Survival of the fattest?

October 19, 2012

Is there room only for the biggest, most aggressively-marketed funds in crisis-hit Europe?

Europe’s ten best-selling funds have attracted nearly a third of net sales across bonds, equity and mixed assets so far this year, as the grey bars show in the following chart from Thomson Reuters’ fund research firm Lipper.


The numbers — which exclude ETFs — are even more staggering if looking at at the concentration of sales into groups/companies, rather than at fund level.

Then, data compiled by Fitch ratings using Lipper shows that over the past three years Europe’s ten biggest firms have attracted around 80 percent of¬† flows into fixed income, equity and mixed assets.

“Everyone has been surprised by the extent of the fund flow concentration,” said Aymeric Poizot, Head of Fitch Ratings¬† EMEA Fund & Asset Manager Rating Group. He believe it is time for a “serious strategic review” at smaller funds to allow them to compete in an increasingly globalised fund market where retail investors are turning back to seemingly risk-free bank deposits and new skills are needed to hunt for increasingly rare yields for bigger investors.

In Fitch’s latest European Asset Management report published this week, the ratings agency said it expects managers to strive to establish, bigger, representative flagship products. But not all will have the means to do this:

New areas of growth, fueled by globalisation or bank deleveraging, include: global equity or bond products; emerging markets; senior secured high yield; direct lending; and real assets. Many of these are new to asset managers, who must develop scale and credibility if they wish to successfully compete in these areas. Yet in most cases, doing so demands serious investment in terms of local analysts, sourcing channels, and technical and legal knowledge. Fitch believes that acquisition and team lift out are the only viable options. However, many managers are currently unable to invest and will consequently find themselves in a less competitive situation in the near future.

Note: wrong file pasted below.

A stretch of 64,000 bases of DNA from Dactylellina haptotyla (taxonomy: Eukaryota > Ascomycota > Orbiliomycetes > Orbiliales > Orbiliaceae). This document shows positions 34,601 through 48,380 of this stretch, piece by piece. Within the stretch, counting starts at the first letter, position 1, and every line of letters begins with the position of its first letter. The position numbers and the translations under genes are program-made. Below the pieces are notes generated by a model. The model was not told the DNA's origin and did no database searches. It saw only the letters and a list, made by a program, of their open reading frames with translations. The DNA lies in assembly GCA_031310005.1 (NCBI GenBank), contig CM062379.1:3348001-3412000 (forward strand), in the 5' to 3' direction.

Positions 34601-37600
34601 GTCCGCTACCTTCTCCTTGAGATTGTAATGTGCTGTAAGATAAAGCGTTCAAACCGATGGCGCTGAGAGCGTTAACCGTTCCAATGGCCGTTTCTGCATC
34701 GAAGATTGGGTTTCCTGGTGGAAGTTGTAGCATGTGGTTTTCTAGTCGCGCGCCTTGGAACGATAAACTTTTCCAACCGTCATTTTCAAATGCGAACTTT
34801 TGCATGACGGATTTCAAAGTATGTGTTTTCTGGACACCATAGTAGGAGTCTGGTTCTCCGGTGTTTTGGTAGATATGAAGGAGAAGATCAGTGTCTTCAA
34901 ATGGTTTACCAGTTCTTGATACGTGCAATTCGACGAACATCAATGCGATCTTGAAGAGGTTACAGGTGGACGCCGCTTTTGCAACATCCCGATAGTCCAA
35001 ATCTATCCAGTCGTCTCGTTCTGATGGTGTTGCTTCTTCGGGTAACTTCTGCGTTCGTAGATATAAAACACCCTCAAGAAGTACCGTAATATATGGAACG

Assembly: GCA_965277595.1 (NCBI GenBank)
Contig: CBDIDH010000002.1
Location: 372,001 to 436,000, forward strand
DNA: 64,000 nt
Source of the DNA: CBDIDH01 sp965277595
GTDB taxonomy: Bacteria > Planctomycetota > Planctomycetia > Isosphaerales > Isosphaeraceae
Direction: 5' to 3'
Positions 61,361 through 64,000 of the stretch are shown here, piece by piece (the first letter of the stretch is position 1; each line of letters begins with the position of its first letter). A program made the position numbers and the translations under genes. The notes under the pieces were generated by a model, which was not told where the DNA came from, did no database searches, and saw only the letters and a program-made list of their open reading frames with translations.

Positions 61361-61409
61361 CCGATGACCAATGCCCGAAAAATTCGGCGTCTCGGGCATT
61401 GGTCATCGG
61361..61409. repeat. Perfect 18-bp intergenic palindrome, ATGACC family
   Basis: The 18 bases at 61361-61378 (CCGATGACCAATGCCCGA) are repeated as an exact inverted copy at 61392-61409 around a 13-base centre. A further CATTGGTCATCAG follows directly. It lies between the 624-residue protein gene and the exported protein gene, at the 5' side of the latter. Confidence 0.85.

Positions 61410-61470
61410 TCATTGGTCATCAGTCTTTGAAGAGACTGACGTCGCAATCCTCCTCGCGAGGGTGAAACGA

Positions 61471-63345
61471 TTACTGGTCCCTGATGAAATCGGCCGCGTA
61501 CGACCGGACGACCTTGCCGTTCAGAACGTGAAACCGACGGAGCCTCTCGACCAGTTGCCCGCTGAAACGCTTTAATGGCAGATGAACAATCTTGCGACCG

But in a note published this week, Ed Moisson, Head of UK and cross-border research at Lipper points out that “the winner takes all” phenomenon is not the whole story, even if more and more funds are struggling to generate any inflows at all.

If you look at the ten most successful funds as a proportion of all funds with inflows, rather than as a proportion of the whole industry, a slightly different picture emerges. Their share of the pie is actually smaller then in 2010 (see the orange columns in the chart above). Moisson writes:

The trend revealed is of an increasing domination of the most successful funds between 2006 and 2010 but, unlike for the comparison with all funds (irrespective of whether their flows were positive or negative), this dominance has dropped back in 2011-2012.

Also important is the fact that the number of funds has been rising. The universe of funds included in the current analysis totalled 18,542 in 2003, but has grown to 22,726 in 2012, up 22.6%. Despite the ripple effects of the financial crisis, the market place has still got a lot more crowded.

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